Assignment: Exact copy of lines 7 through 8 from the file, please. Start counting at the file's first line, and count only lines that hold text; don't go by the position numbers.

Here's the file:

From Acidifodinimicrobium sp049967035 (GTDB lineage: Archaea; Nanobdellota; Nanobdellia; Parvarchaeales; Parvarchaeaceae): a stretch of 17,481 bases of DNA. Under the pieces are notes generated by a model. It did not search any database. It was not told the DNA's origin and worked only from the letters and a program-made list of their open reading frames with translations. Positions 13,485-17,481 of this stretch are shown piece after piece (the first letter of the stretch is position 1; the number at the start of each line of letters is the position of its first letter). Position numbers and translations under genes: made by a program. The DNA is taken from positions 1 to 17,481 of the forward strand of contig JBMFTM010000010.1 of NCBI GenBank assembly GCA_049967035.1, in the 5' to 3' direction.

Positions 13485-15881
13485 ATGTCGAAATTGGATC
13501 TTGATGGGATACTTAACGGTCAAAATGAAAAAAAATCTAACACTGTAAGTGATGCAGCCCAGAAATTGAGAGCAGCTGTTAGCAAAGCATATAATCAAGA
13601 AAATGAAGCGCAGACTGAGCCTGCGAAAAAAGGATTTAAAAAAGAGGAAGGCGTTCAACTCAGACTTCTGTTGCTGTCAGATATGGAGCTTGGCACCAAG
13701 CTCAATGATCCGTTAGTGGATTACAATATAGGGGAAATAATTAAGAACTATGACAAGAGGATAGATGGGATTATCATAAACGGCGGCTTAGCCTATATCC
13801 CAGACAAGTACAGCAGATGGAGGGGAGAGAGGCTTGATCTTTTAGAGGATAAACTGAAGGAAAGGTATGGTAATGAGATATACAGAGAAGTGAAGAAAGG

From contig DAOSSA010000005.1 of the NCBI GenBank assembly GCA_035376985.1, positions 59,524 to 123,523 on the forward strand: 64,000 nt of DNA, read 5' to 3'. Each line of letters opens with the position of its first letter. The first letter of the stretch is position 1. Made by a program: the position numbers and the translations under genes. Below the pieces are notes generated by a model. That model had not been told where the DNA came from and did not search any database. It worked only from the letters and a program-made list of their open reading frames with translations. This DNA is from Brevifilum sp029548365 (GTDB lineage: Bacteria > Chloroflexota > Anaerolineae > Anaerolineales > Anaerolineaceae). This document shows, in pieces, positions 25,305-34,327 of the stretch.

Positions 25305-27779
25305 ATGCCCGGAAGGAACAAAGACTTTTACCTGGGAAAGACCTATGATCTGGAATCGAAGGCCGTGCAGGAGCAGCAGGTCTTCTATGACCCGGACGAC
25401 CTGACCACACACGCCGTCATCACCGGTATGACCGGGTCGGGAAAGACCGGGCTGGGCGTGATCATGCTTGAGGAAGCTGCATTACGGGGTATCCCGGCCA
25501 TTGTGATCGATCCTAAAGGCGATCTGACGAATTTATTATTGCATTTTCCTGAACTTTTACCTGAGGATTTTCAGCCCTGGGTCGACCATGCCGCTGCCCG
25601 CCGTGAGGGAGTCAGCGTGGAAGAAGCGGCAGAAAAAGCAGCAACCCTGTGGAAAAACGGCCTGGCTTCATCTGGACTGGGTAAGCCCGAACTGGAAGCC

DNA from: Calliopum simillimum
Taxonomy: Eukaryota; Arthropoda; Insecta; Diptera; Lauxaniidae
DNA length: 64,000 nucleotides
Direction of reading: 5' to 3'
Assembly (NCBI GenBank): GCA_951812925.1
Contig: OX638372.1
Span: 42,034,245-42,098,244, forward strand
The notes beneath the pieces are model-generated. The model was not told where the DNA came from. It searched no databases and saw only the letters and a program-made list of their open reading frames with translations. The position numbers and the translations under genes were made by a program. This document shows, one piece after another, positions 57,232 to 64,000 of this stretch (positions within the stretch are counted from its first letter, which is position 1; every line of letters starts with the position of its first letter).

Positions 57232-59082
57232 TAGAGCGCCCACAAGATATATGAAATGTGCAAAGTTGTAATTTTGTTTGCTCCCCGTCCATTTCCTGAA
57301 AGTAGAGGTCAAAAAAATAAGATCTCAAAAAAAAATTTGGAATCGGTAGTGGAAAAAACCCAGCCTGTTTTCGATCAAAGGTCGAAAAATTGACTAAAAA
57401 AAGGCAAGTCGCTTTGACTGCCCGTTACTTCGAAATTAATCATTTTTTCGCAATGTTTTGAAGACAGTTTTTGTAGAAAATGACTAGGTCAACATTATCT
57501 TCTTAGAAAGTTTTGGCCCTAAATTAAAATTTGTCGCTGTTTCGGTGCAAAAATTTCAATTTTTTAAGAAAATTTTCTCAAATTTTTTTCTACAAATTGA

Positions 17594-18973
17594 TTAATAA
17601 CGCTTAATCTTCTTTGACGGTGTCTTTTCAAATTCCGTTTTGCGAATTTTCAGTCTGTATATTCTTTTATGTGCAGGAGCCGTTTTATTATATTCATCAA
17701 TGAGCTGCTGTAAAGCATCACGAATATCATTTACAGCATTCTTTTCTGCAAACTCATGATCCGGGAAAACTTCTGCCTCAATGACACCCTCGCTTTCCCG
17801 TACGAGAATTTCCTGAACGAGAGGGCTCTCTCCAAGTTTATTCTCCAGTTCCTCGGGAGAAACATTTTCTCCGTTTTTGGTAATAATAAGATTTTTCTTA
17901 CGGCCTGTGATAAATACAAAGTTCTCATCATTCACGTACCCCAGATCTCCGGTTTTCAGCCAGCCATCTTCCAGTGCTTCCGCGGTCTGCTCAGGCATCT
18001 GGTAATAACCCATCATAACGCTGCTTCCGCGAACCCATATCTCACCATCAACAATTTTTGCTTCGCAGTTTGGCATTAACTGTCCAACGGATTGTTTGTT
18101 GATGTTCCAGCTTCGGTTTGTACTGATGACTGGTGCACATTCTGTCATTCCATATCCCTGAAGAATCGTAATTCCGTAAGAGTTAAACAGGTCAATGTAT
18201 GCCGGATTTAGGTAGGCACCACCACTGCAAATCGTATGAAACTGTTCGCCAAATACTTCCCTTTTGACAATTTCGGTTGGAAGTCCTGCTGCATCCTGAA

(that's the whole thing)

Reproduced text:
13801 CAGACAAGTACAGCAGATGGAGGGGAGAGAGGCTTGATCTTTTAGAGGATAAACTGAAGGAAAGGTATGGTAATGAGATATACAGAGAAGTGAAGAAAGG

From contig DAOSSA010000005.1 of the NCBI GenBank assembly GCA_035376985.1, positions 59,524 to 123,523 on the forward strand: 64,000 nt of DNA, read 5' to 3'. Each line of letters opens with the position of its first letter. The first letter of the stretch is position 1. Made by a program: the position numbers and the translations under genes. Below the pieces are notes generated by a model. That model had not been told where the DNA came from and did not search any database. It worked only from the letters and a program-made list of their open reading frames with translations. This DNA is from Brevifilum sp029548365 (GTDB lineage: Bacteria > Chloroflexota > Anaerolineae > Anaerolineales > Anaerolineaceae). This document shows, in pieces, positions 25,305-34,327 of the stretch.